We've been reading in the evenings, one chapter at a time, and read through Harry Potter and the Sorcerer's Stone and The Mouse and the Motorcycle. He really enjoyed Harry Potter (because he knows where it's at) and he liked Ralph. We haven't picked up our next book yet because I've been exhausted in the evenings or just not here but I'm thinking we'll do something else by Beverly Cleary, maybe Henry Huggins or Ribsy.

He got his first library card today and when the librarian recognized me from my hours spent hanging around her desk as a kid, she got a big grin on her face. He picked out a couple of books to check out and I showed him how to look up books on the computer and find them on the shelf and then how to use the self-check. As we were leaving, he said "Thanks for the tutorial, Mom." I'm not sure if he'll remember how to search and find books (though this is Asher, so probably) but at least he's got that little nugget in his brain somewhere. Now to see how long he can hold on to his card and remember his pin.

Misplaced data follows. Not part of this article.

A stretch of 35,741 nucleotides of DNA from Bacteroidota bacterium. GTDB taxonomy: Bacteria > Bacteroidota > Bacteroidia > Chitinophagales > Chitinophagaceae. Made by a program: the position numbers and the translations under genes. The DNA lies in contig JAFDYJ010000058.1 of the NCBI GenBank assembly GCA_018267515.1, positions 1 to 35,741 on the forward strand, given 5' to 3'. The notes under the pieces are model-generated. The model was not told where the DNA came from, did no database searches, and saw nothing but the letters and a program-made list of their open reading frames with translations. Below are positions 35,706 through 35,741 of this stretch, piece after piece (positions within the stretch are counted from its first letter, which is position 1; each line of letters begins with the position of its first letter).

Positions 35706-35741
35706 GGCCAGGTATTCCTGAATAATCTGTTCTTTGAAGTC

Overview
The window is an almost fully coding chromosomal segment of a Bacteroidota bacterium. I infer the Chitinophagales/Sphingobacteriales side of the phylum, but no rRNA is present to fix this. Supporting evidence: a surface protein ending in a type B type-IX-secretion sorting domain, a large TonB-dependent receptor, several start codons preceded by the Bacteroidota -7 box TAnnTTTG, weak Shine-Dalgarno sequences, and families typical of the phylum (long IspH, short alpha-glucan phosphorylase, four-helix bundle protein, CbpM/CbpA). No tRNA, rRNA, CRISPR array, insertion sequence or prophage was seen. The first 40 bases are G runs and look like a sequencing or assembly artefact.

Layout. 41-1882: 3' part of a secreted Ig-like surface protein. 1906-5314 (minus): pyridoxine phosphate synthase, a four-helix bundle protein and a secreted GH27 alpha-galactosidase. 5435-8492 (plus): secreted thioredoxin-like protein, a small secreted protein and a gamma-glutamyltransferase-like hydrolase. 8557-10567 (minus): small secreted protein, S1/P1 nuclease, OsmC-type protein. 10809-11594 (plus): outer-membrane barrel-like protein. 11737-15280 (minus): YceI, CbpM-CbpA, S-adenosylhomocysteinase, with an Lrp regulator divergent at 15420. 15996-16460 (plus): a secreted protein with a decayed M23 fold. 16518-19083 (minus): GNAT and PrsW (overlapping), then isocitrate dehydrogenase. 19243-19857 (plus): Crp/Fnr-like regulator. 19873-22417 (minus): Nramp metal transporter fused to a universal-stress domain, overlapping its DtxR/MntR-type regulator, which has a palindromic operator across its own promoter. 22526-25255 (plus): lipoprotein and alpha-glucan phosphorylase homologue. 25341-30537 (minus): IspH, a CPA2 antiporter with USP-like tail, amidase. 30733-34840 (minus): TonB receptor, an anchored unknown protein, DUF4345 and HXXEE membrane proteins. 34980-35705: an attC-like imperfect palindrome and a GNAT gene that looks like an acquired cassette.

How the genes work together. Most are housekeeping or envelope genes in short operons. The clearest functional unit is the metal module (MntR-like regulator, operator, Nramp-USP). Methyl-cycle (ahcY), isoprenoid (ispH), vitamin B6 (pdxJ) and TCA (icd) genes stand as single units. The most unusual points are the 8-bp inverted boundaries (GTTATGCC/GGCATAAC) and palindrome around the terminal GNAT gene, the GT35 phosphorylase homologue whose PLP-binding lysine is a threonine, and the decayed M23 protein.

He lost three teeth last week, two in the same day. He's got a real jack-o-lantern face right now. But its a cute jack-o-lantern.

Elijah is 5. His world did not change all that much, surprisingly. He had a fabulous Mario birthday party and is already talking about his NEXT Mario party. I just can't with this kid.

He is....hard to describe. He's such a sweetheart and helpful and loving during the day and early afternoon 90% of the time and then almost every evening at bedtime he's just a jerk. He picks on Asher and Eden, he screams at me and Austin, he throws things...there have been more than one occasion that we've physically removed him from his room and made him sleep upstairs by himself. Bedtime is our least favorite time of the day.

He and I read a book together, Charlotte's Web, but he says it fast and has a bit of a speech impediment so it sounded like "Shart's Web." I laughed nearly every night.

He seems to be doing well at CCF, our church's MDO program. He's one of, if not the, oldest kids in the class and he seems to know most of what they're learning. He's been there for 4 years at this point, so he should know all that. He's definitely looking forward to kindergarten next year and honestly, I think he would have done ok in it this year, but I'm ok waiting for him to be "old enough" for it. I don't think we'll have the same issues with Elijah as we did with Asher.